Advantages and challenges of third-overtone IC crystals

Posted on Feb 6, 2014

ICs with on-board oscillators requiring low-frequency fundamental crystals are commonplace, but nowG‚IC frequency multipliers require the higher frequencies of third overtone crystals. Compared to its fundamental implementation however, the third-overtone (3OT) crystal oscillator is more complex, with different crystal characteristics plus additio

Advantages and challenges of third-overtone IC crystals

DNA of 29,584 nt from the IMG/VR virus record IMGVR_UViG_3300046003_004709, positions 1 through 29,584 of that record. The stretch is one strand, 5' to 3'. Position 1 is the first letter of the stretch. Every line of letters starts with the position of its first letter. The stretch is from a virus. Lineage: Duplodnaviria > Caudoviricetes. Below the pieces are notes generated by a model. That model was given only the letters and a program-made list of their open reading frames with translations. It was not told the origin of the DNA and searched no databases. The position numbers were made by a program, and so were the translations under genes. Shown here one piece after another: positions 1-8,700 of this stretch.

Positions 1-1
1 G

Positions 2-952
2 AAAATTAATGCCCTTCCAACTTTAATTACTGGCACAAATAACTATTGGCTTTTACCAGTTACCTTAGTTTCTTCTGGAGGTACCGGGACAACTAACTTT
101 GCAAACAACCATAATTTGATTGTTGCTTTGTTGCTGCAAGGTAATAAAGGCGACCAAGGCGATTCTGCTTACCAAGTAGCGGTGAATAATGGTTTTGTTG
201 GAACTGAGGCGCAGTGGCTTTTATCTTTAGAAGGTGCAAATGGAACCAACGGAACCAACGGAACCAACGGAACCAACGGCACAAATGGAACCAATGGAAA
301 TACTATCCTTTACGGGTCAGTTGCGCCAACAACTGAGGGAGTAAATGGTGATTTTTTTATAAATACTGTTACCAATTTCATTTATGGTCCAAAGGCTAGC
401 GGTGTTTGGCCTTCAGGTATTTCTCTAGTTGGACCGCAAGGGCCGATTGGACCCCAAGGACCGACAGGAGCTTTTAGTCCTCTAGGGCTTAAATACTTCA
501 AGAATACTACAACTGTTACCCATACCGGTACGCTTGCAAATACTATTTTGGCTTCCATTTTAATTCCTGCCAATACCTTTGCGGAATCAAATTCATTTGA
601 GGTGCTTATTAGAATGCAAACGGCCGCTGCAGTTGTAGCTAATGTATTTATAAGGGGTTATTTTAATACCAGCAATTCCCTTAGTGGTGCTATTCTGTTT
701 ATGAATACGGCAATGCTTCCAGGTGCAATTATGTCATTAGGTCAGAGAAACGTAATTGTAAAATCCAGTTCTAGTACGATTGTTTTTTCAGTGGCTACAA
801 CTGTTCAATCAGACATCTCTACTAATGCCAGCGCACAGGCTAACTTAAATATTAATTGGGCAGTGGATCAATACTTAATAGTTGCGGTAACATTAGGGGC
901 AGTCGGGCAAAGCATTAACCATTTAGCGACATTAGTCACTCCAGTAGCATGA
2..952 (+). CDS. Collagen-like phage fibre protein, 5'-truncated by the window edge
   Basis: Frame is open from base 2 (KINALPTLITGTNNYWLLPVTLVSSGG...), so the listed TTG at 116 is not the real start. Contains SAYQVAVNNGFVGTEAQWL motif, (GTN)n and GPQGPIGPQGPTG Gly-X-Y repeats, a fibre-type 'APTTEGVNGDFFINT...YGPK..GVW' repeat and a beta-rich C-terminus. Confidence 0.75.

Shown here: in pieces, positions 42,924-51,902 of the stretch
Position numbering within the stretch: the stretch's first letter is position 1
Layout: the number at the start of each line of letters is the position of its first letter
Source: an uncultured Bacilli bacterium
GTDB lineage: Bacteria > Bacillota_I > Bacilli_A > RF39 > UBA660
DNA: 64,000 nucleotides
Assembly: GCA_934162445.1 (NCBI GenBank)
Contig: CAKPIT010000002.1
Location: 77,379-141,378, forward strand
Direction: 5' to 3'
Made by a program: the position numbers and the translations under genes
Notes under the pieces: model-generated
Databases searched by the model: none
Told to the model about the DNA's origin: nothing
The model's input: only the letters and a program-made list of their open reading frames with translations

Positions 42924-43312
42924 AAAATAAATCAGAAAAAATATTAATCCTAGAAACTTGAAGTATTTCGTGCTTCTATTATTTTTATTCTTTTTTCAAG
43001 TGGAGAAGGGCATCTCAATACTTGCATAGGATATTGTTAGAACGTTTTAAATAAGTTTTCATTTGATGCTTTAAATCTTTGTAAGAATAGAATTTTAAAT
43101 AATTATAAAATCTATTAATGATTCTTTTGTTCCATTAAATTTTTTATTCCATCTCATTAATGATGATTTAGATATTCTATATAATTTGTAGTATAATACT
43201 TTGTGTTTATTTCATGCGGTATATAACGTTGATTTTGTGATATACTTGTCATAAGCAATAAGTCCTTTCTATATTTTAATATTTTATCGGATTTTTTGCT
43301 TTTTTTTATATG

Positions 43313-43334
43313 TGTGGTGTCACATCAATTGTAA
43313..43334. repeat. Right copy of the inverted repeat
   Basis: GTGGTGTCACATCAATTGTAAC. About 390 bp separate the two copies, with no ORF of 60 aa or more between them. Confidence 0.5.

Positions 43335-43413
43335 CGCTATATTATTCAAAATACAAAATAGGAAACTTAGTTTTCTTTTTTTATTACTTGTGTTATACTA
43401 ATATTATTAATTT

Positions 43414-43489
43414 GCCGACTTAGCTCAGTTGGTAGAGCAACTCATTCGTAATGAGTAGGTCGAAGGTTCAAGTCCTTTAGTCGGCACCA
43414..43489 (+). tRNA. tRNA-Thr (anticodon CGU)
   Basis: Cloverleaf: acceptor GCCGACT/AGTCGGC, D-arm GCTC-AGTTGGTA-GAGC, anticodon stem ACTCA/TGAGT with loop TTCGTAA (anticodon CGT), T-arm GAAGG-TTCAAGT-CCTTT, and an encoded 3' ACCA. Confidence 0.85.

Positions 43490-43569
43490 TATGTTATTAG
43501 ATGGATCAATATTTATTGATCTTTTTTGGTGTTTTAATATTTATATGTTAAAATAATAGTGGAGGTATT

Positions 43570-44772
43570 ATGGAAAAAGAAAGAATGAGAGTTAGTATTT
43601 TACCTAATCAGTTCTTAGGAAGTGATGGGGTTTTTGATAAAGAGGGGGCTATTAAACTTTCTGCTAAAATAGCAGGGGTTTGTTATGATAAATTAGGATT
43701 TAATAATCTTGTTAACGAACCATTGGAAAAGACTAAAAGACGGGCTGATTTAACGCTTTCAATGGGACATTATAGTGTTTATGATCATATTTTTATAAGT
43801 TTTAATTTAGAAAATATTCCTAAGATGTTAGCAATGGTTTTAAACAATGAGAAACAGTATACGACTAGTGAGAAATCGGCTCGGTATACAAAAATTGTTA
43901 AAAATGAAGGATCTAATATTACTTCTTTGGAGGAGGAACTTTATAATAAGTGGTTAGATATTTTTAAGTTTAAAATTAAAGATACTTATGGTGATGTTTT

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nal reactive elements and higher gain. Most crystals use the fundamental thickness-shear vibration mode of AT-cut quartz. The practical upper limit of fundamental operation is around 50 MHz because the fundamental resonant frequency is inversely proportional to thickness. Frequencies higher than 50 MHz become too thin to handle during the manufacturing process. While a few crystal manufacturers can make fundamental crystals to 600 MHz or more using the inverted mesa process, 3OT manufacturers are more prevalent. The 3OT is a crystal mode that resonates at three times its fundamental frequency. There are in fact an infinite number of odd harmonics that exist on the same quartz plate. The first, third and fifth harmonics are shown in Figure 1a with some anharmonic modes or spurs shown in between. Spurs are by-products of other vibrational modes and a good crystal manufacturer makes sure that these are minimized. G‚ The AT-cut crystal has the equivalent circuit (see Fig. 1b) of a series RLC for the fundamental and each harmonic mode plus a capacitor, C0, in parallel due to the electrodes. The 3OT series resistance, Rs, is more than three times that of the fundamental mode. Its series capacitance, Cs, is nine times less. This lower Cs in the 3OT will make tuning or calibration harder in the oscillator. If the crystal is too far off nominal frequency, there is less chance to electrically correct this in the oscillator. The 3OT...

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